• [0055]
    In implementations in which the touch screen 110 is pressure-sensitive, the sensory feedback to the user can change responsively to changing pressure from the user on the touch screen. For example, the cat 909 might purr louder as the user 102 strokes the cat with more pressure on the touch screen 110.
  • [0056]
    In addition to the sound and visual feedback provided when the user 102 pets the cat 909, the device 105 is configured to provide tactile feedback such as vibration using one or more vibration units (e.g., vibration unit 712 shown in FIG. 7 and described in the accompanying text). By varying the direction, duration, and magnitude of the feedback force in response to the user's touch on the touch screen 110, various tactile sensations may be simulated including, for example, the feeling of stroking the cat 909, and/or having the cat 909 move in response to being touched by the user 102. While the audio, visual, and tactile feedback may be used singly or in various combinations of two, it is envisioned that the utilization of a combination of the three will often provide the most complete 3-D object simulation and the richest user experience in settings such as that provided by the illustrative entertainment or game application described above.
  • [0057]
    FIG. 10 shows another illustrative application of the present 3-D object simulation using audio, visual, and tactile feedback. In this example, device 305 is configured to enable the user 102 to browse among multiple pages in a document by touching the edge of page 322 on the touch screen 310 and then turning the page through a flick, or other motion, of the user's finger. For example, to move ahead to the next page in the document, the user 102 touches and then moves the right edge of page 322 from right to left (by dragging the user's finger across the touch screen 310) in a similar motion as turning the page in a real book. To go back to a previous page, the user 102 can touch the left edge of page 322 and move it to the right.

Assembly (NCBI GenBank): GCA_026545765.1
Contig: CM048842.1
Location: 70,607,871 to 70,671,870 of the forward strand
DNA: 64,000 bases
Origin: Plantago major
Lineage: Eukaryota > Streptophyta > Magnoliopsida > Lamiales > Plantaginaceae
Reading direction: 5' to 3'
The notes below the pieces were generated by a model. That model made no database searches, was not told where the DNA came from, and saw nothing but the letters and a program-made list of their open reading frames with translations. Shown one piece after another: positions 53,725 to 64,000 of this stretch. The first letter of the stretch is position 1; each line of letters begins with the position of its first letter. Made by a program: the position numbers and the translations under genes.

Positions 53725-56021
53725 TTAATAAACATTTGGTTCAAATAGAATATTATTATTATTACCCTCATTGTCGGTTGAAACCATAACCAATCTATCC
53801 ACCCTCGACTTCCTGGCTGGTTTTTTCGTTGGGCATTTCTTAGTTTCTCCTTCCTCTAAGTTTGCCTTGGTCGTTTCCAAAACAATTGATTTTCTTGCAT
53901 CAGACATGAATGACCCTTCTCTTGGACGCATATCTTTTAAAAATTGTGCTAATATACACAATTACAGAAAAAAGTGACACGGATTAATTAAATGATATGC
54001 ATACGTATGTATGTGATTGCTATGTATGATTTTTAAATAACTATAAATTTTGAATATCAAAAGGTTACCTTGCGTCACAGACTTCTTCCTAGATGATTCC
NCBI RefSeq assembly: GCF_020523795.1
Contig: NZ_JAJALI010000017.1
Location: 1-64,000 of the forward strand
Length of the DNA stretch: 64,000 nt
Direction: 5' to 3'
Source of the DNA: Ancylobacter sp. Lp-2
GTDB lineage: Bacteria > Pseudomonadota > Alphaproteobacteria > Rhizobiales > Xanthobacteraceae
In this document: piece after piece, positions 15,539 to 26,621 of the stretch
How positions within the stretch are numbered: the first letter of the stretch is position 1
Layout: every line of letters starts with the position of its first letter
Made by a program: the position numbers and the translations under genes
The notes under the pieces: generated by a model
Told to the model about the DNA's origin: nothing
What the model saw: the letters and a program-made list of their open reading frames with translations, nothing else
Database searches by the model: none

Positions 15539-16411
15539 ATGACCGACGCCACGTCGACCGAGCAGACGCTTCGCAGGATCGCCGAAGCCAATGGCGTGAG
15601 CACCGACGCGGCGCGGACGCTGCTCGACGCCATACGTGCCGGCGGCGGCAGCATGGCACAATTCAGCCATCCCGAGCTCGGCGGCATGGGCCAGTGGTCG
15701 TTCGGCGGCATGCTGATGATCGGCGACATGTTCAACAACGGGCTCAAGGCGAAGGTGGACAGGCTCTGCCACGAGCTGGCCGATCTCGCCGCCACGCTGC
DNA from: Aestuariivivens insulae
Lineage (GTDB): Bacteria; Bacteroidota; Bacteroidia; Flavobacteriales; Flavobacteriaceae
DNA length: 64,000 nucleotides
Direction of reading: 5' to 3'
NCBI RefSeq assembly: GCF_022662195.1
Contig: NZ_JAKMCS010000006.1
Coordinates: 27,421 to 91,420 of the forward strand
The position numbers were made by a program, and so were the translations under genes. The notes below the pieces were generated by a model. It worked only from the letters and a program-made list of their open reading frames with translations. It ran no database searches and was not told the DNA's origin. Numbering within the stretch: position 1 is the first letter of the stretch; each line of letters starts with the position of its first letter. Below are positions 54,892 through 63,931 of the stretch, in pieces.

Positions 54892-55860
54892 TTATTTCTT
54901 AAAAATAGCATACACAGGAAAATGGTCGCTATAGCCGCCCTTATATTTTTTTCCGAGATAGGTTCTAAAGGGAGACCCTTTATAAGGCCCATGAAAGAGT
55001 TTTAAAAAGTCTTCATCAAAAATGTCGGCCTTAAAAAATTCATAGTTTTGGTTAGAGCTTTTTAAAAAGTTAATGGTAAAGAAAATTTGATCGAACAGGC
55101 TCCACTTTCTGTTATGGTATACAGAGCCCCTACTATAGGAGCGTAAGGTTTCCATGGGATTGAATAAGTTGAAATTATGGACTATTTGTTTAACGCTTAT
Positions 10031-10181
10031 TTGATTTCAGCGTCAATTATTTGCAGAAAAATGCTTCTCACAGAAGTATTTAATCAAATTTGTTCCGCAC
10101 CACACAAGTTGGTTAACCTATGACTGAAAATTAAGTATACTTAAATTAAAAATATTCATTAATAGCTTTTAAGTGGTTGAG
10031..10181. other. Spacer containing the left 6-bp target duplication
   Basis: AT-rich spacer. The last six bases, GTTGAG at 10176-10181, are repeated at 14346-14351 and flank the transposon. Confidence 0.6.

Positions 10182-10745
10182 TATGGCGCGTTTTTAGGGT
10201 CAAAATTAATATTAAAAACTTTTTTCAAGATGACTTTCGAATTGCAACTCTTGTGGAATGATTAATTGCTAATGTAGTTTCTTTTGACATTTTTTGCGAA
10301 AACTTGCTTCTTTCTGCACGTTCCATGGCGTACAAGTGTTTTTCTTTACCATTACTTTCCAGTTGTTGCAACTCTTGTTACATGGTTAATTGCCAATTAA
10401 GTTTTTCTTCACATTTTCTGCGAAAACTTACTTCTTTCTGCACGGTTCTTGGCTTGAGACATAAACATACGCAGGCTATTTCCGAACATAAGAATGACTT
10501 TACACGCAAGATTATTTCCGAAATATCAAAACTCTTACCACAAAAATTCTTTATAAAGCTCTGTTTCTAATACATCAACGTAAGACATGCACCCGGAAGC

• [0058]
    Tactile feedback is provided when the user 102 locates an edge of page 322 by touching the touch screen 310 in a similar manner as that described above in the text accompanying FIGS. 8A and 8B. Additional tactile feedback forces can be applied with device 305 as the virtual page is being turned, for example, to simulate the feeling the user 102 might experience when turning a real page (e.g., overcoming a small amount of air resistance, stiffness of the page and/or binding in the book, etc., as the page is turned).
  • [0059]
    The tactile feedback will typically be combined with audio and visual feedback in many applications. For example, an audio sample of the rustling of a page as it turns is played, as indicated by reference numeral 1015, over the speaker 1006 in the device 305, or a coupled external headset (not shown). However, as with the illustrative example shown in FIG. 6 and described in the accompanying text, alternative audio samples may be utilized including arbitrary sounds (such as a beep, jingle, tone, musical note, etc.) which do not simulate a particular physical action, or may be user selectable from a variety of such sounds. In all cases, the utilization of the audio sample provides auditory feedback when the user turns the virtual page 322.
  • [0060]
    The visual feedback utilized in the example shown in FIG. 10 may comprise an animation of the page 322 for which the animation motion is performed responsively to the motion of the user's finger or stylus. Thus, for example, page 322 may flip over, slide, or dissolve, etc., to reveal the next page or previous page in the document in response to the user's touch to the page 322 on the touch screen 310.
  • [0061]